While we all think we’re not “affected” by advertising, it’s simply not true. Ads work. You definitely shouted “waaaaaaazzzzzzzup” at somebody back in the day. That’s from a beer commercial. And during the 1984 presidential campaign, Walter Mondale asked Democratic VP rival Gary Hart “Where’s the beef?” in regards to his weaksauce social programs. Here are some beloved characters and songs that became such a part of the culture that most people have completely forgotten they were created for advertisements.
1. “I’d Like to Teach the World to Sing.”
This song came back into public consciousness after being featured on the series finale of Mad Men. It’s implied that Don Draper came up with the idea of a Coca-Cola commercial in which a bunch of hippies on a mountaintop sing about peace, love, togetherness, and bubbly brown diabetes water. This was all a real-life ad and jingle of course, and “I’d Like to Teach the World to Sing” was such a popular campaign that the jingle was re-recorded by the folk group the New Seekers. In 1971 it hit the top 10 in the US and #1 in the UK.
Before The Simpsons even became a regular series (spun off from The Tracey Ullman Show) Bart Simpson had already been enlisted in 1988 as a pitchman for Butterfinger candy bars. An ad called for Bart to have a friend at school who wanted to trade lunches, so Simpsons creator Matt Groening grabbed a nerdy little unnamed milquetoast he'd drawn for a failed Saturday morning cartoon. The character’s look and traits remained intact when The Simpsons went to series, but he needed a name befitting such a lame-o. According to a Simpsons DVD commentary, Groening named him Milhouse because it was the most “unfortunate” name possible for a child. (It’s based on Richard Nixon’s middle name, Milhous.)
3. “We’ve Only Just Begun.”
This song is a monster of soft rock, and was only the second single ever released by the Carpenters, the melancholy brother-sister duo were basically the Metallica/Beatles of easy listening. It was the group’s second hit single, and it’s a cover of a jingle from a ‘70s bank commercial. Roger Nichols and Paul Williams (who would later write “Rainbow Connection” for The Muppet Movie) composed it for a Crocker National Bank of California ad that depicts a wedding (and the financial needs that arise therein). It doesn’t reference the bank directly. While putting together the Carpenters’ album Close to You, Richard Carpenter saw the ad on TV, loved the song, and figured out that it was written by Williams, who like him was signed to A&M Records. Carpenter asked Williams if him and his sister could do the song, Williams agreed, and it went to #2 on the pop chart in 1970.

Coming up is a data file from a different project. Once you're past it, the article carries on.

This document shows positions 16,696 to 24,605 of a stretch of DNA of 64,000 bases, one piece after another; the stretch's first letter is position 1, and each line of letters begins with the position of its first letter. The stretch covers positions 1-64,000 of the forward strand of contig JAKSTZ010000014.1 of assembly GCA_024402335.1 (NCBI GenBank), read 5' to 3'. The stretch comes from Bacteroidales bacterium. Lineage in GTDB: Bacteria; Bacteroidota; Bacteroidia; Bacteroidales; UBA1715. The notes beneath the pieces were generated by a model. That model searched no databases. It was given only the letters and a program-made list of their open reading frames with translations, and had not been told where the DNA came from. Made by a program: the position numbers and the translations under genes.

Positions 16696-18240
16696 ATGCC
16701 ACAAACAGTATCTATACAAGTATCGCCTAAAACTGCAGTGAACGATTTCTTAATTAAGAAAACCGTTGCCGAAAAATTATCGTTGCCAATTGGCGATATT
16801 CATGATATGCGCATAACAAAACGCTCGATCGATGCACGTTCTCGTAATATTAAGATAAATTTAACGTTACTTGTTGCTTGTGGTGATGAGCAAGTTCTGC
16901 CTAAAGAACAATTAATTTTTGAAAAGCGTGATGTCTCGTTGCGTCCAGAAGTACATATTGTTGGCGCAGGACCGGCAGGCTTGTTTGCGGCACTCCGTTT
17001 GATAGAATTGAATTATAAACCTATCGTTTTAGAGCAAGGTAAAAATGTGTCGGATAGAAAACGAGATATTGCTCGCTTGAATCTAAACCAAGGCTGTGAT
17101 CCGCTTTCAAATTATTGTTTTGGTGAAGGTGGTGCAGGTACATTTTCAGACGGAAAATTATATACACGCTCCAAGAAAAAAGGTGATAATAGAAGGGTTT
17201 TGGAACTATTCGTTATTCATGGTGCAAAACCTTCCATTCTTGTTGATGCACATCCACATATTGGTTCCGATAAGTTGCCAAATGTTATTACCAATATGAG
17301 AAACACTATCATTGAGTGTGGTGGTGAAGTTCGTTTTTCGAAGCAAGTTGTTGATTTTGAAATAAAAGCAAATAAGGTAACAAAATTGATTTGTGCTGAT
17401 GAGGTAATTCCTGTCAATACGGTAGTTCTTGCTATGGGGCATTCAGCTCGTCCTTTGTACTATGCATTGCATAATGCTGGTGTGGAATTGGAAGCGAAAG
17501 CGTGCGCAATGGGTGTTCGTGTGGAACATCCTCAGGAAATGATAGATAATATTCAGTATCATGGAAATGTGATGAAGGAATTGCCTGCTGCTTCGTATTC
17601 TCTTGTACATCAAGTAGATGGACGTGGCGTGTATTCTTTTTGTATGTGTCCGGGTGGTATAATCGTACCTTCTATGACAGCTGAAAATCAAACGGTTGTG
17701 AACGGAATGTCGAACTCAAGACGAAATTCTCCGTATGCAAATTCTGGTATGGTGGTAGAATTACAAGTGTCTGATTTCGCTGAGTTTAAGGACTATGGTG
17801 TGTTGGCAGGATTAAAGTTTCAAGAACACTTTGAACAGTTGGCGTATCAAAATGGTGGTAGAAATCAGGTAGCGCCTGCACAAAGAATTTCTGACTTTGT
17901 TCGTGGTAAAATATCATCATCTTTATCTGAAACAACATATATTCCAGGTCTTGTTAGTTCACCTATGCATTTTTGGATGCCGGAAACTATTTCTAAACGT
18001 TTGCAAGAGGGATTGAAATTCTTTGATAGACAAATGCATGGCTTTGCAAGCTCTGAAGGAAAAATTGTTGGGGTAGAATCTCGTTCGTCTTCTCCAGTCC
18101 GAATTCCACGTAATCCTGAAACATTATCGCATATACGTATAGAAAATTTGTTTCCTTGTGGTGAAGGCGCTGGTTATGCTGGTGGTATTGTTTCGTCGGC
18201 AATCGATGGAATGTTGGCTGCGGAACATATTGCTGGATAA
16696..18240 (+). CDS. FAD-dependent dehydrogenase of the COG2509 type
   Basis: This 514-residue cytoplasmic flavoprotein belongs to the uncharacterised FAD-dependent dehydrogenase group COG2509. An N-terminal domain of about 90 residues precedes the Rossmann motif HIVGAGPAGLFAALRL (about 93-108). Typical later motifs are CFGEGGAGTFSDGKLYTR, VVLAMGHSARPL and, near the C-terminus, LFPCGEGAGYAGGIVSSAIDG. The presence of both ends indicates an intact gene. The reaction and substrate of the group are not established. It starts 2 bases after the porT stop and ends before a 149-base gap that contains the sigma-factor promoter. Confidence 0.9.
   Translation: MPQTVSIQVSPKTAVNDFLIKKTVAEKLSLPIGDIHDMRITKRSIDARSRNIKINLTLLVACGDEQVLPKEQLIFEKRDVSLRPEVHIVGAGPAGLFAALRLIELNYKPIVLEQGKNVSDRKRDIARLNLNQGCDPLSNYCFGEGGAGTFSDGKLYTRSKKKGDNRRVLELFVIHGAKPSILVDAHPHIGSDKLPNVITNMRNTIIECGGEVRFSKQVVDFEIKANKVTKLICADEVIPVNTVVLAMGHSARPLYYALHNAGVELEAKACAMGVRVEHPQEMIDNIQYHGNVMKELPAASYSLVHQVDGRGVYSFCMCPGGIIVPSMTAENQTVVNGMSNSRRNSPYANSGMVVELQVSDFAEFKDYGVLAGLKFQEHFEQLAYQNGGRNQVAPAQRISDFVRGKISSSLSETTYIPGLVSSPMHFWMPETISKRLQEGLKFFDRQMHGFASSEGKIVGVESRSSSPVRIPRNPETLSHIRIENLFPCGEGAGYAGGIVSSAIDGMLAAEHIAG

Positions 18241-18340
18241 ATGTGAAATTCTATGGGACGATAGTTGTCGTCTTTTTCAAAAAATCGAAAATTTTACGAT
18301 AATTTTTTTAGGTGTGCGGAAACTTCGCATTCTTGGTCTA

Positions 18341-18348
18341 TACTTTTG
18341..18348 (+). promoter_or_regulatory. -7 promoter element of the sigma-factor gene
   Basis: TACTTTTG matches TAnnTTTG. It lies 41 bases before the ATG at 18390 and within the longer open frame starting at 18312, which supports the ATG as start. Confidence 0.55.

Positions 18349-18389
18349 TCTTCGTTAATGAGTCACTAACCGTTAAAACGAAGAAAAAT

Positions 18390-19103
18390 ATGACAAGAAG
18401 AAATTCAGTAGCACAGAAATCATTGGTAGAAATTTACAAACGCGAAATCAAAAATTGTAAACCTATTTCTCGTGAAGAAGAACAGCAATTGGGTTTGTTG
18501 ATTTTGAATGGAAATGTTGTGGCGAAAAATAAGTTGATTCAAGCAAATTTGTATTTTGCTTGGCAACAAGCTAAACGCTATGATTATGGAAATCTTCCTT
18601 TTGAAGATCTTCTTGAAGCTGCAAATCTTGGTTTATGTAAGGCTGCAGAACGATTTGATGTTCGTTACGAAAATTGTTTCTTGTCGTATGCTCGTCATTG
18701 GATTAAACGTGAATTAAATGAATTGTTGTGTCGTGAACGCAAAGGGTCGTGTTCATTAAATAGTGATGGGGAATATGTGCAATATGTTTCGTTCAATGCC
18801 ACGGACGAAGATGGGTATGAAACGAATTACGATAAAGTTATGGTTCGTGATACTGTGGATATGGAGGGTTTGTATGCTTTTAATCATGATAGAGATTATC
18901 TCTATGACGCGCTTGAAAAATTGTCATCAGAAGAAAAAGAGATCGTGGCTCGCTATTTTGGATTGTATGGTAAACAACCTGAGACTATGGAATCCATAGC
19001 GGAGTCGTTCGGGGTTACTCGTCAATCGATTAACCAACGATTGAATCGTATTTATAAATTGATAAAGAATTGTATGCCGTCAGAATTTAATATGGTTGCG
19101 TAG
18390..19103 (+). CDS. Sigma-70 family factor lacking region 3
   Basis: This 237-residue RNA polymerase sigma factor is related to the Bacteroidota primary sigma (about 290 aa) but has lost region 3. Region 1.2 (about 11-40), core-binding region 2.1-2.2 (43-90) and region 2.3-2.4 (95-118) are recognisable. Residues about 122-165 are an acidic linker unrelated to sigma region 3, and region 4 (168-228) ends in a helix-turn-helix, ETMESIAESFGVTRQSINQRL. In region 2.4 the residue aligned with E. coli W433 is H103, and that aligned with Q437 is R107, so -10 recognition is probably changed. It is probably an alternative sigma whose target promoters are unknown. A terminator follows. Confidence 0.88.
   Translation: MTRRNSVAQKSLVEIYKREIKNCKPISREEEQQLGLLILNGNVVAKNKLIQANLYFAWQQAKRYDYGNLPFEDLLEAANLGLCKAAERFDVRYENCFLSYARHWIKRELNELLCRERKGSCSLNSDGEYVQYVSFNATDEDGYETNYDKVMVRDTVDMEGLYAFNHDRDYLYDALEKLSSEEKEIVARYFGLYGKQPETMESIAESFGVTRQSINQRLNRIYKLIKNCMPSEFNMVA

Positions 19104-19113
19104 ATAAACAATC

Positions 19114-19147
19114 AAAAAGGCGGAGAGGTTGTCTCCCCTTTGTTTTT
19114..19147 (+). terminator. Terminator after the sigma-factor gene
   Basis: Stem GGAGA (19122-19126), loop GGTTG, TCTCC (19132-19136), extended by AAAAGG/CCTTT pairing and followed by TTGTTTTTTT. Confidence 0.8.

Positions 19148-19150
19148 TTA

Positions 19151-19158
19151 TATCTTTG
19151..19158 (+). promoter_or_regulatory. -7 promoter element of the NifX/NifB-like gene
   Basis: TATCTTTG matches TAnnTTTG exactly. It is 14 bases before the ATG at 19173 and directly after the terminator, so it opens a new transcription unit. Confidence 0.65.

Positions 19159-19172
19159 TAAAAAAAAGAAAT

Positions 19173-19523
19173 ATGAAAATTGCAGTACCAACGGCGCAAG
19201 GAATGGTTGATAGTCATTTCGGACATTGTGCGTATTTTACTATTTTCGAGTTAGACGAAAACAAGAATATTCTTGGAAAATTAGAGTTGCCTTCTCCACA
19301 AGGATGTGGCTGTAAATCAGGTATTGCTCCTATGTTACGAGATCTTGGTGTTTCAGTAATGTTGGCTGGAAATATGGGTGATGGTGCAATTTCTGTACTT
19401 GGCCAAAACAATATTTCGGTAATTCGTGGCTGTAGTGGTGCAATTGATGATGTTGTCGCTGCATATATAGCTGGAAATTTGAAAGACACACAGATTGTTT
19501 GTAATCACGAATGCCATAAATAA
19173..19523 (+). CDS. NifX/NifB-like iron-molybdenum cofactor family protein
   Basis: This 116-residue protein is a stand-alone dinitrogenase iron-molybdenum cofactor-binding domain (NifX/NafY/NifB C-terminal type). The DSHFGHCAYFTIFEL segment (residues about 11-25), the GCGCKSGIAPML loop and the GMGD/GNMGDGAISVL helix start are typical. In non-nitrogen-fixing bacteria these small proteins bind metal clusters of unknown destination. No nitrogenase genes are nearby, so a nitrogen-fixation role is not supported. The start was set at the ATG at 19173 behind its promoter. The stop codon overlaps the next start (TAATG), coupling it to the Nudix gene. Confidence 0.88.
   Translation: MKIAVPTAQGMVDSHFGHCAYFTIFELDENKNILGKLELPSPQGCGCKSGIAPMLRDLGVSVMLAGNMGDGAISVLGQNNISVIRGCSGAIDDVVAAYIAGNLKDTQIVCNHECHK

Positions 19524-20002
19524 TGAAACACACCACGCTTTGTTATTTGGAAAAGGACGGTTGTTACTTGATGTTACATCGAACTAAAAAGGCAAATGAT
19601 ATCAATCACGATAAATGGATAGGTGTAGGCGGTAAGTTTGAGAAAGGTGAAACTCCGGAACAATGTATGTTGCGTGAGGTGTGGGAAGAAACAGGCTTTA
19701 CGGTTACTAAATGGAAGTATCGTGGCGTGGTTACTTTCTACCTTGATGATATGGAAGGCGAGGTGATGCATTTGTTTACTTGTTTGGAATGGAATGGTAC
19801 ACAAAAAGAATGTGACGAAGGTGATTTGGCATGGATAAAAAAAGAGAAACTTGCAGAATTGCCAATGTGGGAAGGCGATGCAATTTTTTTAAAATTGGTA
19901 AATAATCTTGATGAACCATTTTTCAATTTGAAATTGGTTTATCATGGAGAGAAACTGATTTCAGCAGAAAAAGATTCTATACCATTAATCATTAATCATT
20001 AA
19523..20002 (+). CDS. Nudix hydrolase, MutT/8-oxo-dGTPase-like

4. Rudolph the Red-Nosed Reindeer.
Rudolph, the flying reindeer with a genetically defective glowing nose he worked to his advantage, is now an accepted part of the official Santa Claus mythology. He's inspired a song and a stop-motion animated special, but he began as a way to get people in the door at the now-defunct department store chain Montgomery Ward. The store always gave away coloring books to kids at Christmas, but in 1939 they decided to save money by publishing their own in-house storybook instead of buying them from somebody else. A guy in the company's advertising department named Robert L. May was tasked with coming up with an original character to star in Ward’s coloring book. During the holiday season of 1939, more than 2.5 million copies of May’s Rudolph the Red-Nosed Reindeer book were handed out.
5. Calvin Harris's "Let's Go."
One of Taylor Swift’s ex-boyfriend’s first hits in the U.S., “Let’s Go," made it to the top 20 in 2012. But in his native UK it was a #2 smash, even though it was initially released as the music for a soccer-themed Pepsi Max commercial. The lyrics even feature Pepsi slogans used around the world, such as “Live for now,” and “It’s now or never.”
6. Chris Brown's "Forever."
Those lines "Double your pleasure, double your fun," in Chris Brown's huge hit (and tired wedding entrance dance choice) are not just some cultural reference to an old gum commercial. Wrigley's paid Brown to record a short, contemporary jingle featuring that famous tagline for its Doublemint Gum. Brown then made the song longer, called it "Forever," and released it as a single. (As soon as Brown plead guilty to assault charges for attacking Rihanna, the gum company dropped him.)